The first time I shot this tree was in March 2013 while I was working on a project to photograph the entire length of the Yangtze river at 100km intervals. I stopped in at a tiny village called Xialiu in Yunnan Province. The first thing I noticed was this beautiful tree. Locals said it was probably more than 300 years old as old as the village. It was a hot sunny place so people really needed its leafy branches to rest under.


The village had gorgeous big courtyards full of lush plants and decorated walls. The houses were white with black-tiled roofs and flying eaves. There were several other ancient trees but half of the village had been demolished. A dam on the Yangtze was being built nearby so Xialiu would soon be flooded. I managed to take a couple of pictures but I was exhausted. I had spent all my money and even been bitten by a dog.



Three months later I returned to the village and it was as if a nuclear bomb had been dropped. I was shocked ? everything was gone flattened. My big question was about the tree: what had happened to it?


I stayed on for a few days and found some villagers who had been moved to higher ground. They told me all the old trees had been sold for the equivalent of about £10,000 and that each family in the village had been given a share. I asked about the biggest tree and they told me it had been sold on and was now in Binchuan City about two hours' drive away.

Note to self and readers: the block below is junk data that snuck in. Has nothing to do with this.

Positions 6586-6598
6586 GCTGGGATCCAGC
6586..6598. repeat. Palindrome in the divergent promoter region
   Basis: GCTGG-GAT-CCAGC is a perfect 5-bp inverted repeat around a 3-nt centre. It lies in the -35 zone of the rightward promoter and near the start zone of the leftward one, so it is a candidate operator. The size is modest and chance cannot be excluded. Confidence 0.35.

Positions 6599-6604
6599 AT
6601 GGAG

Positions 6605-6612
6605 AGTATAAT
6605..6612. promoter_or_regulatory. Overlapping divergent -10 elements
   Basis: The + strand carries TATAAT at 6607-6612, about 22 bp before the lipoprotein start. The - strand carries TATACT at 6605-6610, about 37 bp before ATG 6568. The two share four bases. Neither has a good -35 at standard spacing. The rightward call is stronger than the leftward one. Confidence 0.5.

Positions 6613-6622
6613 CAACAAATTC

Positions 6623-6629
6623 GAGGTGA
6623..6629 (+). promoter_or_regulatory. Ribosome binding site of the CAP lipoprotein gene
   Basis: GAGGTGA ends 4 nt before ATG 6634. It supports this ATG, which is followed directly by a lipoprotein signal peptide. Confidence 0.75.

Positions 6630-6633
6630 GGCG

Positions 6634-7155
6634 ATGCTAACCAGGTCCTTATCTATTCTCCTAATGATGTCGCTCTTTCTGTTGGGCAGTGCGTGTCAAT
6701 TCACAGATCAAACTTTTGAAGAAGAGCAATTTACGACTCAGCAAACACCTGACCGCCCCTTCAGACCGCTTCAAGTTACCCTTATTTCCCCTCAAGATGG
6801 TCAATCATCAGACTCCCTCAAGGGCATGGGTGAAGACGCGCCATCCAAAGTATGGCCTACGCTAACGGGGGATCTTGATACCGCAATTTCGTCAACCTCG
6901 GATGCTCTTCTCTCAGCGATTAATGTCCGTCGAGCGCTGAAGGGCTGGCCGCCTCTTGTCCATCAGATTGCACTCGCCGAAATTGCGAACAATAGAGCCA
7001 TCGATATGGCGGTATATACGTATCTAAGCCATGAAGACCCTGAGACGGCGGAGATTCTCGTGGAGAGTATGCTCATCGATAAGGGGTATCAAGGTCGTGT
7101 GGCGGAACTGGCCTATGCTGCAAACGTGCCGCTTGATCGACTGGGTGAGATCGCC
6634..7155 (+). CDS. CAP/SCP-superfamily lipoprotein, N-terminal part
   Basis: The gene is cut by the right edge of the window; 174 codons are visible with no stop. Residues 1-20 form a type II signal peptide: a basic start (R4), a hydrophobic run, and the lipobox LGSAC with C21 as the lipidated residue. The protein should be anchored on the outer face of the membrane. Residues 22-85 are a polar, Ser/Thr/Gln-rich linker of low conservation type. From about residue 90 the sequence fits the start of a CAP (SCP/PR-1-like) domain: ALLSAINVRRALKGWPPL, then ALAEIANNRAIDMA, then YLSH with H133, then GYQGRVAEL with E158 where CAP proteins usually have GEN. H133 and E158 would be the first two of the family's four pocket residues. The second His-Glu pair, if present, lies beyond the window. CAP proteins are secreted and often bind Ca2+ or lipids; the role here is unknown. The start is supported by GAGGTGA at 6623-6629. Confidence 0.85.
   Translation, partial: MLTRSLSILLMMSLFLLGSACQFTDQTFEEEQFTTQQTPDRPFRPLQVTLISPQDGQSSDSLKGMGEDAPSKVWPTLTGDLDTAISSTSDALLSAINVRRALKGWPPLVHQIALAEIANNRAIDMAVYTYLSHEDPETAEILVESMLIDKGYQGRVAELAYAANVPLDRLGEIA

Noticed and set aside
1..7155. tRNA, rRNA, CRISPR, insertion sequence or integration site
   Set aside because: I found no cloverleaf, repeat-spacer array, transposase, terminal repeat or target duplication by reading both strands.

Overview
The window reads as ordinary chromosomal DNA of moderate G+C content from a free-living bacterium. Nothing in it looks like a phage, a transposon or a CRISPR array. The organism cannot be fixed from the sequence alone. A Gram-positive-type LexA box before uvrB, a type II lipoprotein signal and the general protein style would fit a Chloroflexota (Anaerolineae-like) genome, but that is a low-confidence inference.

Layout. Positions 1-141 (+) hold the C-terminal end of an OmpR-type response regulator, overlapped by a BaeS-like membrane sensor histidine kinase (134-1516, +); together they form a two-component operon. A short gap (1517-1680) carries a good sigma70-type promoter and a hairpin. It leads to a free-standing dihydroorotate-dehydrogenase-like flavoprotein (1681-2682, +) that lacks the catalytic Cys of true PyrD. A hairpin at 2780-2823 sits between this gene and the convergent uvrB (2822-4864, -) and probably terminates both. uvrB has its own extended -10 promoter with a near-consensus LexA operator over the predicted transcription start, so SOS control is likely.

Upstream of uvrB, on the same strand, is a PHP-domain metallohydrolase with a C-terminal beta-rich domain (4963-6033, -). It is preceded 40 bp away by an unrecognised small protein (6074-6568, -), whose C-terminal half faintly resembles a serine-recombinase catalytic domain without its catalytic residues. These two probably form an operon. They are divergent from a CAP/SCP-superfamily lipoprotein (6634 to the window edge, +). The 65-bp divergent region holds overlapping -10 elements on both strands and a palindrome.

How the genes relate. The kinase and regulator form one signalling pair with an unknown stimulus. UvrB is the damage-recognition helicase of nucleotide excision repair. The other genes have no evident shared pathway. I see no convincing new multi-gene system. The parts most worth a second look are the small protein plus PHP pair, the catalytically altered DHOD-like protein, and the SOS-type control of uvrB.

我待了几天,发现一些村民已经搬到了更高的地方。村民告诉我那些古树等价卖了差不多 10,000英镑,村里每户人家都分到了一些钱。我问了最大的一棵古树,他们告诉我已经被卖掉了,现在在2小时车程之外的宾川县。


In Binchuan the tree was already famous. A policewoman told me it had been bought by a new five-star hotel. The place wasn't even built: apart from the tree there was just an empty construction site. It was a heartbreaking scene. I'd seen the tree in its home covered with leaves as villagers lived their lives around it. Now it was like a person with their arms fingers and hair all chopped off.


I don't think they'd been able to dig a hole big enough because the tree was raised above ground. A security guard told me they'd broken two cranes trying to move it. Even with all its leaves and smaller branches removed it still weighed 70 tonnes. Apparently, the new owner paid £25,000 for this tree – and someone else has since offered £70,000, but the owner refused to sell



The great thing about shooting with large format is the amount of detail. You can see that the tree is covered in needles and nutrition bags like the drips you get in hospitals. I asked the guard if the tree would survive and he was confident. WhenI left Binchuan I saw dug-up trees lining the road and waiting to be sold. In other villages people told me dealers were trying to buy their old trees.


I first photographed transplanted trees in 2011 but this is the only one I saw before it was uprooted. I shoot them as if they're sculptures isolated with a sense of confrontation. The transplantation of trees in China is a serious industry. Enormous numbers are uprooted and sent great distances to new cities and redevelopments. Some developers don't even care if the new climate is suitable. I've seen trees that were taken from Vietnam planted in places far too cold for them. They have to wrap them in giant plastic bags.